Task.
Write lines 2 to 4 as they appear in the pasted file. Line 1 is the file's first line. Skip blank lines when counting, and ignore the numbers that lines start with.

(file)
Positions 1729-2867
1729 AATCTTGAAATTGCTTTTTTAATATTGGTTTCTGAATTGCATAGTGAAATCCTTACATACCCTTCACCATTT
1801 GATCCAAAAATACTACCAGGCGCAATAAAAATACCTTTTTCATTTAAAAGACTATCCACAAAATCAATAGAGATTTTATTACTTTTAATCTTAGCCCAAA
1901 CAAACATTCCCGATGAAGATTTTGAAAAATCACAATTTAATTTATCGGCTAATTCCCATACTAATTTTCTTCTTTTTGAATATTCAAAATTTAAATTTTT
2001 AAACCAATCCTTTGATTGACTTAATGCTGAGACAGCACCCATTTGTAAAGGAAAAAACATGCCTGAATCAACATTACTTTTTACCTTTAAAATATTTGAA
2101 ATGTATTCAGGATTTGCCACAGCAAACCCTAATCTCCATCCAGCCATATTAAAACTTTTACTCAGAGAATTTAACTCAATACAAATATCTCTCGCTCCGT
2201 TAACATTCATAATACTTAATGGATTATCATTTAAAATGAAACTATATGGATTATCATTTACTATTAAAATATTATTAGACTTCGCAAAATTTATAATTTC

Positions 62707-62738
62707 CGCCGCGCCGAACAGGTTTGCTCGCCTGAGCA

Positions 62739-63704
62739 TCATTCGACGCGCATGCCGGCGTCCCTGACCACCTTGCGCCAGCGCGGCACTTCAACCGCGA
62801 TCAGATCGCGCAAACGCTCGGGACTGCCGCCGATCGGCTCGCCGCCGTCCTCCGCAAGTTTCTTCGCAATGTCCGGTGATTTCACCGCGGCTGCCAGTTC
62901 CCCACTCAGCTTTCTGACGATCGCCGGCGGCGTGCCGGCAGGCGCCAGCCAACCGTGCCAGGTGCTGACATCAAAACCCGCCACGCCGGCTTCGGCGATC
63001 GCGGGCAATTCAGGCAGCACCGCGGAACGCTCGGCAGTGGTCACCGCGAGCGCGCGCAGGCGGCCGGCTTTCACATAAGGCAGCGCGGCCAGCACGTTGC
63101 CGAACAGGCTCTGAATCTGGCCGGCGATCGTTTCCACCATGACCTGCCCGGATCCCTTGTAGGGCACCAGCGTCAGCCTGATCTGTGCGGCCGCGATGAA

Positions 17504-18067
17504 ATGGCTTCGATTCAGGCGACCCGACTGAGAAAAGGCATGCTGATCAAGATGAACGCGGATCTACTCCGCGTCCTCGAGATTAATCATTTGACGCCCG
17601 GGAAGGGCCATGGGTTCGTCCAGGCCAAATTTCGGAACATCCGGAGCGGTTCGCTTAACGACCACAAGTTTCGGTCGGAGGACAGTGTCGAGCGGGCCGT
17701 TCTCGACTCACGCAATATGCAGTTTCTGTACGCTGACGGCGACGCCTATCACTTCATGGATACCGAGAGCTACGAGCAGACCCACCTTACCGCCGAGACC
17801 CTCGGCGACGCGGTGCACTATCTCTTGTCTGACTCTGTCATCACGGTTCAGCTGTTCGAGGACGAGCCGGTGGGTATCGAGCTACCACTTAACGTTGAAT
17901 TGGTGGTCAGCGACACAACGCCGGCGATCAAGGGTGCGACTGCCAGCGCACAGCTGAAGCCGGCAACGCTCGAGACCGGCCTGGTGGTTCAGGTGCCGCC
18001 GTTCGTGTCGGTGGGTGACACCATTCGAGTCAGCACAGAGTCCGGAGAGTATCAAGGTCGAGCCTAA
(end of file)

1729 AATCTTGAAATTGCTTTTTTAATATTGGTTTCTGAATTGCATAGTGAAATCCTTACATACCCTTCACCATTT
1801 GATCCAAAAATACTACCAGGCGCAATAAAAATACCTTTTTCATTTAAAAGACTATCCACAAAATCAATAGAGATTTTATTACTTTTAATCTTAGCCCAAA
1901 CAAACATTCCCGATGAAGATTTTGAAAAATCACAATTTAATTTATCGGCTAATTCCCATACTAATTTTCTTCTTTTTGAATATTCAAAATTTAAATTTTT